The rise of China has led to a diverse range of responses in the crescent of countries from Pakistan through the Philippines. Some regimes and publics have become more favorable toward China, others have turned increasingly hostile, and yet others seek advantages in being pursued by China, the US, India, and other large powers. Understanding these responses is crucial for making sense of the possible outcomes of geopolitical and geo-economic competition and cooperation in Asia.
In this presentation, Dr. Paul Staniland will present an overview of trends in public opinion toward China and the US across South and Southeast Asia, examine specific countries’ political debates about navigating these politics, and discuss trends in actual foreign policy choices.
Dr. Paul Staniland particularly focuses on South Asia (especially India, Nepal, Sri Lanka, and Bangladesh) while briefly exploring Southeast Asia. This comparative approach allows a simultaneously clearer and more nuanced picture of the varying ways in which Asian states are managing an increasingly unstable international environment; it shows no single trend, but instead three quite different trajectories that are rooted in both large strategic goals and more fine-grained domestic political dynamics.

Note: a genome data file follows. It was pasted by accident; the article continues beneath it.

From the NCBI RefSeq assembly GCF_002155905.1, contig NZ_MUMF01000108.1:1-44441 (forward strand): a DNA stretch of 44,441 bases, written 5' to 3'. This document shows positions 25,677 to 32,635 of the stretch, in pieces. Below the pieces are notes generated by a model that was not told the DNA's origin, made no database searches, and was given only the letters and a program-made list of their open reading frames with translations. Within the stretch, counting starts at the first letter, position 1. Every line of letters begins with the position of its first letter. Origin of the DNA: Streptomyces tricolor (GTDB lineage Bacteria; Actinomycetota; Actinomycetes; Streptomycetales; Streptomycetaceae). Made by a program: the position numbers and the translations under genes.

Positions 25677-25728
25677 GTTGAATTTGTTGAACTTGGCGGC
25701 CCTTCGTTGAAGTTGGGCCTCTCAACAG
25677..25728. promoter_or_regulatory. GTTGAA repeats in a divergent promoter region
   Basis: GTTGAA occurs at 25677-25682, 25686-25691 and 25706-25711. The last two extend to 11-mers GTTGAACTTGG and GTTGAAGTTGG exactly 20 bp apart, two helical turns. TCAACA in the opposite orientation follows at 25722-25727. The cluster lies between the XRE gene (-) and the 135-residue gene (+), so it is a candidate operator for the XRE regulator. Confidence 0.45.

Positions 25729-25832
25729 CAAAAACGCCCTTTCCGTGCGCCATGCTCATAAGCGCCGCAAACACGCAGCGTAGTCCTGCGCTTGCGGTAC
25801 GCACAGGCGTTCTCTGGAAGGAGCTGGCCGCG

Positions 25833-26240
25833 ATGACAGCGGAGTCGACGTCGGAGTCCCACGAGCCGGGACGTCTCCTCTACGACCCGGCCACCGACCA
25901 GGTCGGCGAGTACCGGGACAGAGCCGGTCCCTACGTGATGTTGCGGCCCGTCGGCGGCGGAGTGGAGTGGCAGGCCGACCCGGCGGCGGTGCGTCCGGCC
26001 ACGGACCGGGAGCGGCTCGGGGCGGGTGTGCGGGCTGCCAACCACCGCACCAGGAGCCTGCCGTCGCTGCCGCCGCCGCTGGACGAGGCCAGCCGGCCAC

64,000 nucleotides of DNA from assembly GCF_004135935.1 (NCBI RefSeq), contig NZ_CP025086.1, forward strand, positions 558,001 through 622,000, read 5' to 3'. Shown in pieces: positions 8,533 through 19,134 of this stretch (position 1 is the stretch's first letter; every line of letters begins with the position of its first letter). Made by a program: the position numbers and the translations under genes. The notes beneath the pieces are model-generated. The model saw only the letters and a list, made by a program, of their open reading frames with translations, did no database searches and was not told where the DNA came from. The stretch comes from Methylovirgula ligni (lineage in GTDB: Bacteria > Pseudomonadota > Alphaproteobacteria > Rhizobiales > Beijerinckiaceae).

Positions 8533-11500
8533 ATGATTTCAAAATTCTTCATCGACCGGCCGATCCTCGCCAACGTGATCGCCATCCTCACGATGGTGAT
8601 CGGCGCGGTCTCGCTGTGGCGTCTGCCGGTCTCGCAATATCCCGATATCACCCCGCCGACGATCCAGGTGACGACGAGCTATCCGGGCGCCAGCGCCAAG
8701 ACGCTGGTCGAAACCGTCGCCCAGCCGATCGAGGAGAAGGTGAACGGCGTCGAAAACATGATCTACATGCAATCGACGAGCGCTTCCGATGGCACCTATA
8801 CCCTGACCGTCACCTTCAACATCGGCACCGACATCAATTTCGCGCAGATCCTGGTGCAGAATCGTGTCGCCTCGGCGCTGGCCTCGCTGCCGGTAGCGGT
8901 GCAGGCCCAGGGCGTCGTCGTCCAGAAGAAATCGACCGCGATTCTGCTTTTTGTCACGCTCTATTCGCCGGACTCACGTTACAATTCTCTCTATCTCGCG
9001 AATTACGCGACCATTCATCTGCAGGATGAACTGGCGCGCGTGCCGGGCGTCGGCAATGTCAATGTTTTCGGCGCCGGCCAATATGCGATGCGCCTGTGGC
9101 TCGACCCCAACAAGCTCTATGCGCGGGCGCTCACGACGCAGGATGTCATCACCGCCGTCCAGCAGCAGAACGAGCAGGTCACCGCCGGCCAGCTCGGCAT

- Associate Professor of Political Science
- Faculty Chair of Committee on International Relations
- The University of Chicago
Mark Barnekow (MBA '88)
- Executive Director
- The University of Chicago Francis and Rose Yuen Campus in Hong Kong
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